# Review of *Frustration and Regression* by R. Barker, T.
Dembo and K. Levin

### Ellsworth Faris

This is a paper-bound monograph reporting an experiment made some six years ago on 30 children, aged 28 to 61 months. The first 42 pages is a theoretical discussion in which the expected results are defended in advance. There is a theoretical appendix having only marginal connection with the problem involved.

Each child played freely in a room with attractive toys, no one except the experimenter being present. Later he was introduced into a much more attractive room with a doll house, a pool with real water, and many toys. Here he played for half an hour or so, and his "constructiveness" was rated on a scale of 8 points. Examples of these points are worth recording here. To take a fishing pole and swing it, or to examine several toys in succession was very low: "constructiveness 2." Putting the teddy bear in the teapot or putting the phone to the ear without conversation rated "constructiveness 4," while to pull the truck with a fishline rated "constructiveness 6." The most "constructive" acts of all, "constructiveness 8," twice the 4 and four times the 2 score, is illustrated by "catching the duck and letting the blood run out." Every activity was scored and timed, and the total "constructiveness score" was obtained by multiplying the duration in seconds by the constructiveness score of the "play unit" and dividing by the total duration of play.

After some half hour in the room the child was led from it into another less desirable room and a barrier let down which would keep him out of the room he liked but still leave it in plain sight, thus producing the frustration. The "constructiveness" was rated during another like period and the "regression" found by subtracting from the score in the most desired room that made in the "frustration period." This difference was not very impressive. For seven of the 30 the difference was on the other side, they were more "constructive" than when they were not "frustrated." A whole chapter is devoted to explaining this away.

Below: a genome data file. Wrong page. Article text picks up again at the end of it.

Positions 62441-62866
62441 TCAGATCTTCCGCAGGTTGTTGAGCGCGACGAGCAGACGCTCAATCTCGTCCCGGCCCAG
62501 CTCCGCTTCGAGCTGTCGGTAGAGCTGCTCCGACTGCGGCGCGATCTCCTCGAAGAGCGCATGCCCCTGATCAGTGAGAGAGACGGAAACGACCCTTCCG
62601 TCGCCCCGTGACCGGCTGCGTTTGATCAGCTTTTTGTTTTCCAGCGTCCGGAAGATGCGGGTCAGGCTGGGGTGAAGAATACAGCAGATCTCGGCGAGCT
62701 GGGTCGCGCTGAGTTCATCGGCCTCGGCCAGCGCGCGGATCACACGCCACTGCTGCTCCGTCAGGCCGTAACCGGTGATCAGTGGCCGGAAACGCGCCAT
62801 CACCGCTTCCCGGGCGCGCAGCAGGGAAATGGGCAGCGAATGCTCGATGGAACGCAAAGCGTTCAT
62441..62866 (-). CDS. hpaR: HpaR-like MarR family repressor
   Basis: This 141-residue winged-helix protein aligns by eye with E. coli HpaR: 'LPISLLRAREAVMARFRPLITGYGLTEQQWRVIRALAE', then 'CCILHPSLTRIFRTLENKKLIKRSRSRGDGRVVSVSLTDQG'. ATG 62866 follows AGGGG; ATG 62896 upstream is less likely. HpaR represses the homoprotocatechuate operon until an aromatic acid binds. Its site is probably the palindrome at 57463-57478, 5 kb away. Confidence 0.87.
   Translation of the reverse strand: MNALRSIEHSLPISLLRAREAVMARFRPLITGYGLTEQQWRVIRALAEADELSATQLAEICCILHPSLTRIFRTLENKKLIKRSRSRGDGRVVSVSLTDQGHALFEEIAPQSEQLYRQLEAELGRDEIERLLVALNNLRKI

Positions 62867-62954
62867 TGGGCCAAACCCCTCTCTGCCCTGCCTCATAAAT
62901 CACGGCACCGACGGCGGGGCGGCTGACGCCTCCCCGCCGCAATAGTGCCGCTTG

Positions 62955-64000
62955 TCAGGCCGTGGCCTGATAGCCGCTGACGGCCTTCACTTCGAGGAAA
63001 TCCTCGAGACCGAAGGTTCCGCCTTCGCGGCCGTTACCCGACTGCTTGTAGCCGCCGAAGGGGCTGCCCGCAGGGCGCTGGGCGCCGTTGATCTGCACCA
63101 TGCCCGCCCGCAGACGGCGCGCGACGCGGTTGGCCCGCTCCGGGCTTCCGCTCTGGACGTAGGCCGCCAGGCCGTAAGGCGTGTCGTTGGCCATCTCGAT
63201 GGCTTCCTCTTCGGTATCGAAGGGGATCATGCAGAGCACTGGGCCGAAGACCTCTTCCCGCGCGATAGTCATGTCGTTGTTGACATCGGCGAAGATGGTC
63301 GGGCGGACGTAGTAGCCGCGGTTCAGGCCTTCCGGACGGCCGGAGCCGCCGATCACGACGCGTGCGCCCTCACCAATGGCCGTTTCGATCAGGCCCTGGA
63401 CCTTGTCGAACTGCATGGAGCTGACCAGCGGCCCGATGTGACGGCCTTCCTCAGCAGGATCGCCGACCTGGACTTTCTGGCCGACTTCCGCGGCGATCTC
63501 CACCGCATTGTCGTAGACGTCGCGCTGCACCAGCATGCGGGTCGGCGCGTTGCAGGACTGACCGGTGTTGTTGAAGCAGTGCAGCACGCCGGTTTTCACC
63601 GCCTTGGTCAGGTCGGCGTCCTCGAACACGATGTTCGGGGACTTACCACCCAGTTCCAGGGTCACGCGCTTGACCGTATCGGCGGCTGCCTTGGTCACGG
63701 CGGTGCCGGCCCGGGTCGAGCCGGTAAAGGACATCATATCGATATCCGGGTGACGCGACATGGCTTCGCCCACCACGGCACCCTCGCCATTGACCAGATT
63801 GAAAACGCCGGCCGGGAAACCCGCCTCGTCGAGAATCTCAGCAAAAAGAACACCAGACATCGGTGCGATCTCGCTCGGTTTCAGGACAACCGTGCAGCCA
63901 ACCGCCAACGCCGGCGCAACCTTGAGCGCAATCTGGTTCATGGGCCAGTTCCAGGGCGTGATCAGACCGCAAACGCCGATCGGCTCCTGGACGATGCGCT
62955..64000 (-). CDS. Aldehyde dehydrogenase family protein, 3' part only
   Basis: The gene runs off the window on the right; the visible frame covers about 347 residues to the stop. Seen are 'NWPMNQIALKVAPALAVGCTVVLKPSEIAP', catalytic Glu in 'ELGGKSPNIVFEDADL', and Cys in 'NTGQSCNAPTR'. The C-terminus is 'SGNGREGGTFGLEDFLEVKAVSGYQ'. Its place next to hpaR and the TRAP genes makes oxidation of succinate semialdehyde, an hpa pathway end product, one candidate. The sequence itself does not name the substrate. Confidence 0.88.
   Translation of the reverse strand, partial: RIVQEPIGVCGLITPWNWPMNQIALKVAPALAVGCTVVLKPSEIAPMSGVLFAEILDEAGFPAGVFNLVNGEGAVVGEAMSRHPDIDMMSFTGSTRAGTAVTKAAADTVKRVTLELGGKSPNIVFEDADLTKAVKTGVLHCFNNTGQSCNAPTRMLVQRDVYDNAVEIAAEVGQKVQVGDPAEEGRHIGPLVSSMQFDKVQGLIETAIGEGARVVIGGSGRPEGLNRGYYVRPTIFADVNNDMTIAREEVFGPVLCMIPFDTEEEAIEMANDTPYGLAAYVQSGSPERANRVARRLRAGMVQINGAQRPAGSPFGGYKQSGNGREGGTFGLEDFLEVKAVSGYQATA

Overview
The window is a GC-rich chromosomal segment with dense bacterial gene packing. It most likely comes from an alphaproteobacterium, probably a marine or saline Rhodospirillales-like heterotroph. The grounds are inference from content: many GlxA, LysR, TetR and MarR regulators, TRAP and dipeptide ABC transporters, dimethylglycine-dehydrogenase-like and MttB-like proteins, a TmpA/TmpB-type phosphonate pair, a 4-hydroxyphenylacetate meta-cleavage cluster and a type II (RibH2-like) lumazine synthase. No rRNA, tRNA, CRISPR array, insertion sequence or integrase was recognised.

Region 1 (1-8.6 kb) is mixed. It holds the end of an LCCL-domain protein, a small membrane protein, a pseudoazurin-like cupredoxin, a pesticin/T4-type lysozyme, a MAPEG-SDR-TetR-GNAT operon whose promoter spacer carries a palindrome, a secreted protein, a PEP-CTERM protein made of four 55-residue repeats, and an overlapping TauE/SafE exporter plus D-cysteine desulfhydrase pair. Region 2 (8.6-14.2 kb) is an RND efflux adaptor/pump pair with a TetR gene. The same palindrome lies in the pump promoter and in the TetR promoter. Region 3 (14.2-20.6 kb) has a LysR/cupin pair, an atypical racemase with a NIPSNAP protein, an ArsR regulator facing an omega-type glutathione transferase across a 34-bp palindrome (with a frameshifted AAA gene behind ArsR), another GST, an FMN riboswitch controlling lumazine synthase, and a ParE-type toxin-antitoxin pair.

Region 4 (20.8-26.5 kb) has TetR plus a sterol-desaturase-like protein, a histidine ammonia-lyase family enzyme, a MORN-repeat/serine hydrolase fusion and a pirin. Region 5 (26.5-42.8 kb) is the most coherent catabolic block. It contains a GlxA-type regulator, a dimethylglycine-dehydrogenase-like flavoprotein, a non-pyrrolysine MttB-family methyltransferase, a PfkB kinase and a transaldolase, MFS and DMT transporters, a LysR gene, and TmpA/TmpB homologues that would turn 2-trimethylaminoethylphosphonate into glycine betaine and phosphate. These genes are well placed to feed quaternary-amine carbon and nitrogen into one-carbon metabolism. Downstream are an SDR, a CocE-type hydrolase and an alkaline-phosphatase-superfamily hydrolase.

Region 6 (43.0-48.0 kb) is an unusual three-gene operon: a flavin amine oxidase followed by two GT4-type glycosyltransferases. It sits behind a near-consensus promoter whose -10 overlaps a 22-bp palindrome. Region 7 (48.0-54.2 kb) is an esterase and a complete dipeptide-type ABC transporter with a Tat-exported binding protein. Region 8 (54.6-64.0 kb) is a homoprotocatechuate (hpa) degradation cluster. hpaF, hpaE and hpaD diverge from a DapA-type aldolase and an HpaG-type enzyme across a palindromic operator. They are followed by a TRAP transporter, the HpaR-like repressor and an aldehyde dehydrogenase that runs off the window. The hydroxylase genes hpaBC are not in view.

One table presents the "maximal constructiveness ratings" for each child for free play and for frustration, and in these scores there were only 17 of the 30 who scored lower during the frustration period.

When both "primary play" and "secondary play" were included (secondary play is defined as playing with what laymen would call divided at-

( 141) -tention, e.g., swinging a fish line and talking at the same time), the difference which "frustration" made was calculated to the third decimal to be 1.053 "construction points." For "primary play" alone it fell to an average of only 0.758, leaving out two children who did not "primary play" at all. The figures are not impressive in their magnitude, and the argument is expanded by the familiar oval diagrams with dark and light shadings and heavy lines representing "barriers" with which the readers of the topological literature are familiar. There is also a numerous list of diagrams resembling the markings on the shell of a tortoise, a sort of testudineous art which the topologists are attempting to popularize. Numerous formulae and pseudo-equations are presented and impressively numbered, serving, in every in-stance, to repeat in symbols what has been said in plain English. In this way a mathematical appearance can be given to any statement. One could write, for example:

Cl (Sym. Top) < Cl. (GIM)

in which Cl is clarity; Sym. indicates symbols; Top is topological; and GIM stands for good idiomatic English. On page 30, formula 9a appears thus:

real^{max}(Ch) < real^{max}(Ad)

with the explanation that real means realism, max is maximum, Ch is Child,
and Ad means Adult. It is then written out in words that the *maximum degree
of realism which a child is able to show is less than that of the adult. *In
this way the discussion reaches 314 pages.

Experiment in social psychology is difficult and the results so far are not impressive. But the General Education Board and the Rockefeller Foundation which financed the project are to be commended. We shall make progress only if some one goes at it. The results may be of little worth but the effort is praiseworthy, and some day we should really know how to do it well.

ELLSWORTH FARIS

*Lake Forest, Ill.*